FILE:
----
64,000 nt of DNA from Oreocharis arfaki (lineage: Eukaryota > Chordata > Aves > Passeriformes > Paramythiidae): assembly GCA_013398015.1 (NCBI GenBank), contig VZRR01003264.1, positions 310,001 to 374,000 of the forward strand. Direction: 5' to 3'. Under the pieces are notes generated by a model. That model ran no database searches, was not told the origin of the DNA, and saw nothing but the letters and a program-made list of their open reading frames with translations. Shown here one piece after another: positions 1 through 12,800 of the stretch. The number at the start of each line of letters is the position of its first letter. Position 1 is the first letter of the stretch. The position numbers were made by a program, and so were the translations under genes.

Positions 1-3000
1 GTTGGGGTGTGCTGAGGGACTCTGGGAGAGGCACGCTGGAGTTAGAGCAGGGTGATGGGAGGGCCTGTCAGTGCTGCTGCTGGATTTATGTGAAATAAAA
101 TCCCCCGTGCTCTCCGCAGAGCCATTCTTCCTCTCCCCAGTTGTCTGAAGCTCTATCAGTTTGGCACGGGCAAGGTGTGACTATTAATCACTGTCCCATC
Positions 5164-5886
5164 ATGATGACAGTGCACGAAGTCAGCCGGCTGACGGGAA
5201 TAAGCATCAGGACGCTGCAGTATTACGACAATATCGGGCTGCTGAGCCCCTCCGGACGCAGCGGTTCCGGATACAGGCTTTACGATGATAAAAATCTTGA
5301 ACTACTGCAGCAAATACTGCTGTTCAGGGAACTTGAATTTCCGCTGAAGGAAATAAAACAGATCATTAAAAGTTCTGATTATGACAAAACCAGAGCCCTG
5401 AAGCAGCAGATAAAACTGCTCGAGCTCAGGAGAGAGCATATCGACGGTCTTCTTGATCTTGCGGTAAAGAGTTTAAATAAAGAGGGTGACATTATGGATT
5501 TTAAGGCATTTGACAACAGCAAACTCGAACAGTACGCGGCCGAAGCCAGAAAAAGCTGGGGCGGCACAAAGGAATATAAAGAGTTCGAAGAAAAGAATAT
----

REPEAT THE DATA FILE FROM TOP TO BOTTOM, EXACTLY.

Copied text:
64,000 nt of DNA from Oreocharis arfaki (lineage: Eukaryota > Chordata > Aves > Passeriformes > Paramythiidae): assembly GCA_013398015.1 (NCBI GenBank), contig VZRR01003264.1, positions 310,001 to 374,000 of the forward strand. Direction: 5' to 3'. Under the pieces are notes generated by a model. That model ran no database searches, was not told the origin of the DNA, and saw nothing but the letters and a program-made list of their open reading frames with translations. Shown here one piece after another: positions 1 through 12,800 of the stretch. The number at the start of each line of letters is the position of its first letter. Position 1 is the first letter of the stretch. The position numbers were made by a program, and so were the translations under genes.

Positions 1-3000
1 GTTGGGGTGTGCTGAGGGACTCTGGGAGAGGCACGCTGGAGTTAGAGCAGGGTGATGGGAGGGCCTGTCAGTGCTGCTGCTGGATTTATGTGAAATAAAA
101 TCCCCCGTGCTCTCCGCAGAGCCATTCTTCCTCTCCCCAGTTGTCTGAAGCTCTATCAGTTTGGCACGGGCAAGGTGTGACTATTAATCACTGTCCCATC
Positions 5164-5886
5164 ATGATGACAGTGCACGAAGTCAGCCGGCTGACGGGAA
5201 TAAGCATCAGGACGCTGCAGTATTACGACAATATCGGGCTGCTGAGCCCCTCCGGACGCAGCGGTTCCGGATACAGGCTTTACGATGATAAAAATCTTGA
5301 ACTACTGCAGCAAATACTGCTGTTCAGGGAACTTGAATTTCCGCTGAAGGAAATAAAACAGATCATTAAAAGTTCTGATTATGACAAAACCAGAGCCCTG
5401 AAGCAGCAGATAAAACTGCTCGAGCTCAGGAGAGAGCATATCGACGGTCTTCTTGATCTTGCGGTAAAGAGTTTAAATAAAGAGGGTGACATTATGGATT
5501 TTAAGGCATTTGACAACAGCAAACTCGAACAGTACGCGGCCGAAGCCAGAAAAAGCTGGGGCGGCACAAAGGAATATAAAGAGTTCGAAGAAAAGAATAT